Table 1. Serum T4, free T4 levels, and TSH values in one hypothyroid and three euthyroid western lowland gorillas






Free T4


Reference values for humansa







Dec. 28, 1993d







July 25, 1996d







Oct. 2, 1996e







Dec. 20, 1996e







July 22, 1994







Oct. 28, 1994







Feb. 17, 1995




aMed-Chem Laboratories Limited, Scarborough, Ontario, Canada
bAnimals with clinical signs compatible with hypothyroidism
cAnimals clinically normal (euthyroid)
dPre-levothyroxine supplementation
eExcessive levothyroxine supplementation
T4: Fluorescence polarization immunoassay; Axsym®, Abbot Laboratories, Abbott Park, IL, USA
Free T4: Microparticle enzyme immunoassay: Axsym®, Abbot Laboratories, Abbott Park, IL, USA
TSH: Microparticle enzyme immunoassay: Axsym®, Abbot Laboratories, Abbott Park, IL, USA


In humans, hypothyroidism is usually of thyroid origin (primary hypothyroidism), characterized by a low serum T4, a high serum TSH, and the associated lack of T4 negative feedback. Based on the clinical signs, the elevated TSH, the reduced T4, and the therapeutic response, we believe that this gorilla is affected by overt primary hypothyroidism. TSH levels obtained from the three clinically normal gorillas were comparable to values reported in euthyroid humans, and the TSH values obtained for the hypothyroid gorilla markedly decreased following prolonged administration of oral levothyroxine. These findings indicate that the human-TSH assay used for this study is most likely valid for determination of gorilla-TSH levels. The relatively low T4 and high TSH levels in the sample taken in 1993 indicate that the investigated animal had been hypothyroid for at least 2.5 years. The three gorillas used as control had a marginally elevated TSH compared to reference values for humans. However, since variation between species might exist, and since these animals do not show any clinical signs indicative of an endocrinopathy, the significance of this finding is unknown. Most hypothyroid humans show an increase in serum cholesterol.5 This was not the case in our animal; its serum cholesterol was low (3.31 mmol/L). Oral administration of levothyroxine produced a noticeable improvement of the animal’s physiological and psychological status. Monitoring of the serum TSH and T4 every 6–8 weeks is recommended during the establishment of the replacement therapy.11 In order to prevent iatrogenic hyperthyroidism, the goal of the treatment is to target a slightly high TSH level (between 10 and 20 mIU/L). The cause of the hypothyroidism observed in this gorilla remains undetermined. Primary hypothyroidism is not uncommon in older women,12 secondary to autoimmune-mediated thyroiditis2. No reproductive activity has been recorded in this female for several years. Since hypothyroidism has been associated with disturbance of the reproductive cycle,4 it is possible that its thyroid disorder may contribute to this reproductive inactivity. However, other factors such as sexual incompatibility with the present silverback and the presence of its daughter in the same group may have also contributed to its reduced sexual activity.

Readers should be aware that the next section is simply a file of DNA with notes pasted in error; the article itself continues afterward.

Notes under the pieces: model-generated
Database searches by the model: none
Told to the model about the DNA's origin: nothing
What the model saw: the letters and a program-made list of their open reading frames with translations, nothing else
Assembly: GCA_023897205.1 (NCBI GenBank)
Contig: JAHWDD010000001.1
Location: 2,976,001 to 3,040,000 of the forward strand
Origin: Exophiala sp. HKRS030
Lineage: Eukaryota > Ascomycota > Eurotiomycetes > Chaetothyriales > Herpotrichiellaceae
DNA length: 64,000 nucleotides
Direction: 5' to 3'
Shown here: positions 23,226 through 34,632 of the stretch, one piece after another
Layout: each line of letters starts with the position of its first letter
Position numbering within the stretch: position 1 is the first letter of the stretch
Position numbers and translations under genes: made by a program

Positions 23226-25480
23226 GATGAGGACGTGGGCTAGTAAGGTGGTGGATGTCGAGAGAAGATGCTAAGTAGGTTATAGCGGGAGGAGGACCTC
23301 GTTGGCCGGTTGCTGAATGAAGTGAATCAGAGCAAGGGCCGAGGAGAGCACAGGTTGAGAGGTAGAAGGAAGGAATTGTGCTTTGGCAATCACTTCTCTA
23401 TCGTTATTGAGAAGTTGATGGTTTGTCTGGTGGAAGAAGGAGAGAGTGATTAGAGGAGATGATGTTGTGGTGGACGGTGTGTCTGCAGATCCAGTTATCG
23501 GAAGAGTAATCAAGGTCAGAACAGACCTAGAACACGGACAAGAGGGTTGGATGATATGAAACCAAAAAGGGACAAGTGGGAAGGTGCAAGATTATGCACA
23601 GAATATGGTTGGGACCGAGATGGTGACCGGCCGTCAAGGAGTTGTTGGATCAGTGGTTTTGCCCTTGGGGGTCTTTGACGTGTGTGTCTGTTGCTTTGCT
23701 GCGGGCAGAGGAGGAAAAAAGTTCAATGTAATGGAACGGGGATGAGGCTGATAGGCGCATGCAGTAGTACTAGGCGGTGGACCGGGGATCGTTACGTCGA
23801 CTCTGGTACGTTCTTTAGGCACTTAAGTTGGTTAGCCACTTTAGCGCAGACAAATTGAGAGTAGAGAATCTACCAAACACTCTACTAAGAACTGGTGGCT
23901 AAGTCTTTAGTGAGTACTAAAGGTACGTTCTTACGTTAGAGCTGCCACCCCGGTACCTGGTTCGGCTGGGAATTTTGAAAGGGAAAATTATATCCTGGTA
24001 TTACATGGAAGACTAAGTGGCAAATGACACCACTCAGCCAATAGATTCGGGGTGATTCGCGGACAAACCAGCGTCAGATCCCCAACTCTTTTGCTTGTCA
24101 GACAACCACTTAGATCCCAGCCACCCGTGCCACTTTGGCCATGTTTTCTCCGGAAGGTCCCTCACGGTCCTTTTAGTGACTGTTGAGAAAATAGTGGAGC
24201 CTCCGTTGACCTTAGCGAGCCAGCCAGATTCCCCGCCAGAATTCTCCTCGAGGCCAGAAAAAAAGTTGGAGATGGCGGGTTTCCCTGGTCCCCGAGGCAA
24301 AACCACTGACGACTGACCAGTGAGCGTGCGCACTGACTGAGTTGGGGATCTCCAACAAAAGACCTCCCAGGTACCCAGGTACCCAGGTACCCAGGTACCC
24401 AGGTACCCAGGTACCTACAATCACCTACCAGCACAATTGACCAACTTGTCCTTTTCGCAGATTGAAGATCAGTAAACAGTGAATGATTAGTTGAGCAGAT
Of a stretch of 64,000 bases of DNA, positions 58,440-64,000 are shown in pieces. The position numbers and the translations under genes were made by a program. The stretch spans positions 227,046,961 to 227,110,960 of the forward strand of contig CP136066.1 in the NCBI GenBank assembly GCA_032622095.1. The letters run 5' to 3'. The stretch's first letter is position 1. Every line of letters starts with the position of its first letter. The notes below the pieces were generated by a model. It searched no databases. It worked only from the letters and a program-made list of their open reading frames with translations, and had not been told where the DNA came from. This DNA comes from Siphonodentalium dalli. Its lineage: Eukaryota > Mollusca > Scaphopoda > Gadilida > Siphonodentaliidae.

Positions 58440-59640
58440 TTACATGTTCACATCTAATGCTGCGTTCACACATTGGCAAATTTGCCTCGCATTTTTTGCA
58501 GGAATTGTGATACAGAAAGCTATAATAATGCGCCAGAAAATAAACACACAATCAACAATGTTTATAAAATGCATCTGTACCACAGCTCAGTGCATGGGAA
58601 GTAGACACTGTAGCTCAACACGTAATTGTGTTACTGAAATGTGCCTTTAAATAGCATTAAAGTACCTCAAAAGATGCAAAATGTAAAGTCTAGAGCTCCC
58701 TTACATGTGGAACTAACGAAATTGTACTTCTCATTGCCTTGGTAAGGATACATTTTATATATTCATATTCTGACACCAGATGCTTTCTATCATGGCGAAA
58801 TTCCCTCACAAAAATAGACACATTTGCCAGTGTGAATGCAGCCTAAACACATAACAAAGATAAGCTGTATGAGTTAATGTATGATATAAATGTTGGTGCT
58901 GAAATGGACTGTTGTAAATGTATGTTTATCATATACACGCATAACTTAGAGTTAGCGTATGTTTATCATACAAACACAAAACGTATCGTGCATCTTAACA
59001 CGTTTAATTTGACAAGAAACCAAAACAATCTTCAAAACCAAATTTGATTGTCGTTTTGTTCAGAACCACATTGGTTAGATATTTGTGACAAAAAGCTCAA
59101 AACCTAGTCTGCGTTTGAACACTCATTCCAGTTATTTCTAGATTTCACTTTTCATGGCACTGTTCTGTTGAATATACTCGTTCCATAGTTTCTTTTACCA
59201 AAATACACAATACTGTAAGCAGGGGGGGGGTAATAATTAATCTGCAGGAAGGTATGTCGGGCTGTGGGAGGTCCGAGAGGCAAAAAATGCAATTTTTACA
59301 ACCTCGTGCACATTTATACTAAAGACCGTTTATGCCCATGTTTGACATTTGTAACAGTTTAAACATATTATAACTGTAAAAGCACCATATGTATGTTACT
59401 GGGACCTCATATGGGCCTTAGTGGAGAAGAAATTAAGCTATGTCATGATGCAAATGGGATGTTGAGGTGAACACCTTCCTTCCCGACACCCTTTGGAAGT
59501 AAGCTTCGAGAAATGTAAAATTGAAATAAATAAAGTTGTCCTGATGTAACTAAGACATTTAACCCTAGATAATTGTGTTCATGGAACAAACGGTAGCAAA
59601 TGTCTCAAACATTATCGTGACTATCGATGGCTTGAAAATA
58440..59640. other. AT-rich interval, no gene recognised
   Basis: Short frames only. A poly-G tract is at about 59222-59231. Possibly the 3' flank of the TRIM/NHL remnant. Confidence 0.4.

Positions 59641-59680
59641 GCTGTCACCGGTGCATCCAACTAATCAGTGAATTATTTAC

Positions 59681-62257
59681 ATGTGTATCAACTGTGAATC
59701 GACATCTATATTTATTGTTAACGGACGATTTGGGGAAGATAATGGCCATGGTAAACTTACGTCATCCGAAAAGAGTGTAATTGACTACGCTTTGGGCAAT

To our knowledge, cases of primary hypothyroidism have never been reported in gorillas. Primary hypothyroidism seems to be a rare event in nonhuman primates since only one case, described in a chimpanzee (Pan troglodytes), was found in a literature review.6 Considering the relatively high incidence of this condition in humans (between 0.1 to 0.7%),7 we believe that hypothyroidism is possibly underdiagnosed in nonhuman primates. Because of the nonspecific symptomatology of this condition, we advocate that a thyroid profile should be part of routine blood work in adult gorillas. TSH levels estimated by human-TSH assays seem to be a good indicator of thyroid function in gorillas, but results should be interpreted with caution since specificity could vary between different assays, laboratories, and species.10 In order to prevent iatrogenic thyrotoxicosis, slowly increasing dosages of thyroxine and monitoring of the serum TSH are advisable. An initial dosage of 50 µg/day of levothyroxine, with increments of 25 µg/day at monthly intervals up to a dosage of 100 µg/day, is proposed as starting regimen for hypothyroid gorillas.


We are grateful to the keepers of the African Pavilion, and volunteers of the Metropolitan Toronto Zoo. We also thank Dr. Nancy Behme for useful discussion.

Literature Cited

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Speaker Information
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Stéphane Lair, DMV
Metropolitan Toronto Zoo
Scarborough, ON, Canada
Ontario Veterinary College, University of Guelph
Guelph, ON, Canada